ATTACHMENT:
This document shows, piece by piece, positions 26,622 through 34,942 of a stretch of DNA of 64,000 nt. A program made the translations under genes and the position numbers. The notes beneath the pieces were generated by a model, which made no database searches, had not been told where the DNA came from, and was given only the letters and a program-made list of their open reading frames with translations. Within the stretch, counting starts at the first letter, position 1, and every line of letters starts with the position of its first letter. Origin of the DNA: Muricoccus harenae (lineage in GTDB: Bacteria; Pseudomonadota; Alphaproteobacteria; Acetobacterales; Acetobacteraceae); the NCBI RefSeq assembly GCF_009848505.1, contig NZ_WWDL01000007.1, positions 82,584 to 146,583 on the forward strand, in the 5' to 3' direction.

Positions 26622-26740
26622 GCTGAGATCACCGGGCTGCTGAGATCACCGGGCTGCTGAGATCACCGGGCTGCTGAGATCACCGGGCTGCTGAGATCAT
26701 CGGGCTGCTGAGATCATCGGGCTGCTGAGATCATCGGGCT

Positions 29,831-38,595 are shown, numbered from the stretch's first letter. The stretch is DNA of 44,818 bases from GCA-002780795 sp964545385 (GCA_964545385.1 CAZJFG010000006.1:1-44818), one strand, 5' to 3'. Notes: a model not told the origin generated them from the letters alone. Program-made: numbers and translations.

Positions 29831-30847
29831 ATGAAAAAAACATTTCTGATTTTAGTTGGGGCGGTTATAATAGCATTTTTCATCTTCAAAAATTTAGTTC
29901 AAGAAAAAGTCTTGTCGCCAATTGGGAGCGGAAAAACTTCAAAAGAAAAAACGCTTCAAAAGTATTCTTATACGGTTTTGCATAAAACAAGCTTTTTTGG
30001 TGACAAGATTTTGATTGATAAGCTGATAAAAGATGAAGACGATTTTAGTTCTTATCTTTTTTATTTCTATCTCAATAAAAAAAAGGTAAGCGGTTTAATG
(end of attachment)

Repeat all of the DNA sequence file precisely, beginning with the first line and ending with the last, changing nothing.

This document shows, piece by piece, positions 26,622 through 34,942 of a stretch of DNA of 64,000 nt. A program made the translations under genes and the position numbers. The notes beneath the pieces were generated by a model, which made no database searches, had not been told where the DNA came from, and was given only the letters and a program-made list of their open reading frames with translations. Within the stretch, counting starts at the first letter, position 1, and every line of letters starts with the position of its first letter. Origin of the DNA: Muricoccus harenae (lineage in GTDB: Bacteria; Pseudomonadota; Alphaproteobacteria; Acetobacterales; Acetobacteraceae); the NCBI RefSeq assembly GCF_009848505.1, contig NZ_WWDL01000007.1, positions 82,584 to 146,583 on the forward strand, in the 5' to 3' direction.

Positions 26622-26740
26622 GCTGAGATCACCGGGCTGCTGAGATCACCGGGCTGCTGAGATCACCGGGCTGCTGAGATCACCGGGCTGCTGAGATCAT
26701 CGGGCTGCTGAGATCATCGGGCTGCTGAGATCATCGGGCT

Positions 29,831-38,595 are shown, numbered from the stretch's first letter. The stretch is DNA of 44,818 bases from GCA-002780795 sp964545385 (GCA_964545385.1 CAZJFG010000006.1:1-44818), one strand, 5' to 3'. Notes: a model not told the origin generated them from the letters alone. Program-made: numbers and translations.

Positions 29831-30847
29831 ATGAAAAAAACATTTCTGATTTTAGTTGGGGCGGTTATAATAGCATTTTTCATCTTCAAAAATTTAGTTC
29901 AAGAAAAAGTCTTGTCGCCAATTGGGAGCGGAAAAACTTCAAAAGAAAAAACGCTTCAAAAGTATTCTTATACGGTTTTGCATAAAACAAGCTTTTTTGG
30001 TGACAAGATTTTGATTGATAAGCTGATAAAAGATGAAGACGATTTTAGTTCTTATCTTTTTTATTTCTATCTCAATAAAAAAAAGGTAAGCGGTTTAATG